** Since my blogging hero, Paul Byerly of Generous Husband, acted like a Christian should and didn’t give the name of the attacking blogger, I am following suit. However, I find it cumbersome to be constantly referring to She-Who-Must-Not-Be-Named, and so I am going to refer to her by the name of a character from literature whom she seems, to me, to resemble. To those of you who recognize the character Madame DeFarge, yes, I do believe that the name is an apt appellation for her.

Disclaimer: I am not a counselor, doctor, or pastor. For that matter, Wife says I don’t play well with others. My advice and comments come from my concern for hurting Christian husbands and wives. Someone once said to me, “Church shouldn’t hurt”, and I believe the same thing goes for marriage. I’m going to call ‘em as I see ‘em, but please, don’t take my word as gospel. Yes, read what I say, pray about what I say, but do your own “due diligence.”

Image by Alexas_Fotos from Pixabay 



Filed under Marriage & Sexuality

7 responses to “Respect: A Dirty Word?

  1. sandi

    I couldn’t agree more so I shared this on my FB page. Withholding the name of this blogger is a nice gesture and maybe is a good idea so you’re not generating traffic on her blog. I’m really pretty disgusted by the distortion of the feminist movement. It’s been so bad for marriages and families. 😦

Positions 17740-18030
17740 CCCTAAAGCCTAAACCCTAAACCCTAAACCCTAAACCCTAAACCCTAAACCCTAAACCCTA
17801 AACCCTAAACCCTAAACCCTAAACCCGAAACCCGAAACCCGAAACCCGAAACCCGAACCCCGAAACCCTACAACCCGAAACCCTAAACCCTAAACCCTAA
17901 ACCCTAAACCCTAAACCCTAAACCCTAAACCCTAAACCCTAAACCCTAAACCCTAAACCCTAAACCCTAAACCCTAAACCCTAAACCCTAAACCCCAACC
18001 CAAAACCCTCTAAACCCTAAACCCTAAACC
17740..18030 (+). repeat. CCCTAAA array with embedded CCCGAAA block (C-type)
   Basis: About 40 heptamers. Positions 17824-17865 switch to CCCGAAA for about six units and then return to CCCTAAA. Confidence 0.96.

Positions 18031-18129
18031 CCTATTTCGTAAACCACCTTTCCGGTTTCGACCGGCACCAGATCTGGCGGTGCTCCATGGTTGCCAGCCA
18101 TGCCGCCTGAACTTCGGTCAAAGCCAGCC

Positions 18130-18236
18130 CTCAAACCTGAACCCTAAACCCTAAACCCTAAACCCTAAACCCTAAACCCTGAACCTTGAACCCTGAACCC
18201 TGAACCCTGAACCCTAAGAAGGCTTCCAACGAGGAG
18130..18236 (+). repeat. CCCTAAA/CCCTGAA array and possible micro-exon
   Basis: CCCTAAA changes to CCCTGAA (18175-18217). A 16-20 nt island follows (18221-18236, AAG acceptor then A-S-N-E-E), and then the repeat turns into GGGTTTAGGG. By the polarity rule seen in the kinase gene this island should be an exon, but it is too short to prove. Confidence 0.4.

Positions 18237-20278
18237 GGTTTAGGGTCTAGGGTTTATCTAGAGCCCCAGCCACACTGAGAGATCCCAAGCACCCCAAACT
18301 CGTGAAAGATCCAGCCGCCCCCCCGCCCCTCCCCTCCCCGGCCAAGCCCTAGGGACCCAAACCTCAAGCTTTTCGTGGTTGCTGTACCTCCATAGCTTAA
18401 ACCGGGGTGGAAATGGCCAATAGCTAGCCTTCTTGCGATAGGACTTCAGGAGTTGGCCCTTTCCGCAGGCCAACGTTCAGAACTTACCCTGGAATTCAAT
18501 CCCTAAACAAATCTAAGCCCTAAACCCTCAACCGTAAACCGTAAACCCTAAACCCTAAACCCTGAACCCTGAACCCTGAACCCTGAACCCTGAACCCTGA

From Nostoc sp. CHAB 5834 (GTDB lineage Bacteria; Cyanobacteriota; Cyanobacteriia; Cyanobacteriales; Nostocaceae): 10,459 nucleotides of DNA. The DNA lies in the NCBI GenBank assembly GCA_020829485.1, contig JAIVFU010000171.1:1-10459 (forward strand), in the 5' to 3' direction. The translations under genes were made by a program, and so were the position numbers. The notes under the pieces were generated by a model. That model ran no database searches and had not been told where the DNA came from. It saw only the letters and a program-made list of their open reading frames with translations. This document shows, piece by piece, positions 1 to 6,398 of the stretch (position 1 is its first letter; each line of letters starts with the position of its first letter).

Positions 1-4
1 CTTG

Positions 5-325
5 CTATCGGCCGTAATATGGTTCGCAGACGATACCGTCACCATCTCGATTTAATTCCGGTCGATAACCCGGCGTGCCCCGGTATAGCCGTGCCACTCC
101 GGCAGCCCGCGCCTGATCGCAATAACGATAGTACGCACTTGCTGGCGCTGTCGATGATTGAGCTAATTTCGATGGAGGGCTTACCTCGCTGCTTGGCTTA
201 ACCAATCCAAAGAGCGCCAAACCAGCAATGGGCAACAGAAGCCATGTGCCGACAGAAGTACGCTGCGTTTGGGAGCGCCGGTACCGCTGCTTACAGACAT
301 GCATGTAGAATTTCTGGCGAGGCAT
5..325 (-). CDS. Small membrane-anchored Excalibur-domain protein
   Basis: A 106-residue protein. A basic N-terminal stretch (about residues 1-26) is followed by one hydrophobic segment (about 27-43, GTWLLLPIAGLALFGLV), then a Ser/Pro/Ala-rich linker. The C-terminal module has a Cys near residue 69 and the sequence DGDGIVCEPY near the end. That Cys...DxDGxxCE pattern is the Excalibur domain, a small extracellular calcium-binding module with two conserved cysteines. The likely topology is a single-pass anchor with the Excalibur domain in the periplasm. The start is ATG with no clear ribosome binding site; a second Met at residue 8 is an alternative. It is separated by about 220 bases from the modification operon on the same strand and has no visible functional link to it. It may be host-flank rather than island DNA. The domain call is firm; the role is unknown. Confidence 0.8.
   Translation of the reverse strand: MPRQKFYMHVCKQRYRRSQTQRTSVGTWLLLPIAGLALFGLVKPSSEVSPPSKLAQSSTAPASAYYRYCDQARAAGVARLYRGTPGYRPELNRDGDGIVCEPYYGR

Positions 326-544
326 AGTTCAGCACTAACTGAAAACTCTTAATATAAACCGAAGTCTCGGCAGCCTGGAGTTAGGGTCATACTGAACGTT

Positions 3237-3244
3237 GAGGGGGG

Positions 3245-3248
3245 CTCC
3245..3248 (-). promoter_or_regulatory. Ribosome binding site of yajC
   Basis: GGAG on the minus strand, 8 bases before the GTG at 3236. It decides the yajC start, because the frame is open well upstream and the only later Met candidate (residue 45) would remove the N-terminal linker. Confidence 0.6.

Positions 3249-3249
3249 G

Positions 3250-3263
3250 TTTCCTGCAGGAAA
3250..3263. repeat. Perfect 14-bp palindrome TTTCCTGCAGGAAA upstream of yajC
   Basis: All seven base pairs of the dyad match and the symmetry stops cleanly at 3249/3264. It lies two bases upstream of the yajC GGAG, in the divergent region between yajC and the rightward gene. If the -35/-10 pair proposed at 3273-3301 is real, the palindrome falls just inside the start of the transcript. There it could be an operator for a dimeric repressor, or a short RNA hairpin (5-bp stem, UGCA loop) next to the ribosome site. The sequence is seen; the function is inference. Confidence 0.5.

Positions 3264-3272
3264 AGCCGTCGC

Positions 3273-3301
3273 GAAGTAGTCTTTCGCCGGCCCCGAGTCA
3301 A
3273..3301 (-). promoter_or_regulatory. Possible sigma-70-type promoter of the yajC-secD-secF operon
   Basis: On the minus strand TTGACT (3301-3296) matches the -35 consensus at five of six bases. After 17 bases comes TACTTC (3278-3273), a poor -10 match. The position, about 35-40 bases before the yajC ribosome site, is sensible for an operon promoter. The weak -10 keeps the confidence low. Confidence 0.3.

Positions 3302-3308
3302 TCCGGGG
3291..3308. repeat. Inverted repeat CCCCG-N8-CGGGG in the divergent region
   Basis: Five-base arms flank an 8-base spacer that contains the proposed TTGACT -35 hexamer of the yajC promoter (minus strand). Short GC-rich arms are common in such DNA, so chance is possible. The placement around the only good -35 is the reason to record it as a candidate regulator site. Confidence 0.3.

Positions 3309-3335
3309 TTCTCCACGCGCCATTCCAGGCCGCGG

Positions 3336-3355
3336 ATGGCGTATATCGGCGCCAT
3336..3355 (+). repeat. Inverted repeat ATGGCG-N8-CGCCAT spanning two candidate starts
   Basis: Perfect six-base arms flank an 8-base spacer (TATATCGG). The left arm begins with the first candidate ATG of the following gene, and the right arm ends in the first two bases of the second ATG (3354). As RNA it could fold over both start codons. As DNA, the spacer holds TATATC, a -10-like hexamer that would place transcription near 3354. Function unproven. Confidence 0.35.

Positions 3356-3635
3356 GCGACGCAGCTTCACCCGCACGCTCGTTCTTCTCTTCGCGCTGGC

• Thank you for your kind words, Sandi. I will confess to being a little too overpleased with myself for using the “Madame DeFarge” psuedonym for said blogger. I must be a terrible person to enjoy that. 🙂
      I was wondering why I saw Facebook as a referrer for that post. Now I know.


  2. Pingback: My Thoughts on Love & Respect: Part 1 | Hot, Holy & Humorous

  3. RickyB

    If love is unconditional and respect is earned, then does a wife need to earn respect from her husband? Is a wife required to love her husband unconditionally? The dirty little secret is that Madame DeFarge and her ilk will never address these issues because they are counting on people not applying them in reverse.

    The assumption going in is that husbands will naturally and unconditionally respect their wives because respect comes naturally to men and this is why the Bible calls them to love their wives. And the corollary is that wives are thought to be natural lovers so no one needs to tell them to love unconditionally because they will do so without being told. So no need to go there and we only need to focus on the unconditional love REQUIRED of husbands and the conditional respect SUGGESTED to wives.

    BTW – Nice to see you back to blogging, CL. Your voice has been greatly missed.


    • Ooohh, I love your first paragraph! Don’t be surprised if down the road, some of this doesn’t show up in a post of mine. I suspect that Madame DeFarge and cohort would parry any claims about earning love would be, “Husbands are commanded to love, not wives.” But then she weaves a tapestry of taradiddles to creates caveats and exemptions for absolving wives of actually having to obey Paul’s dictum on respecting husbands.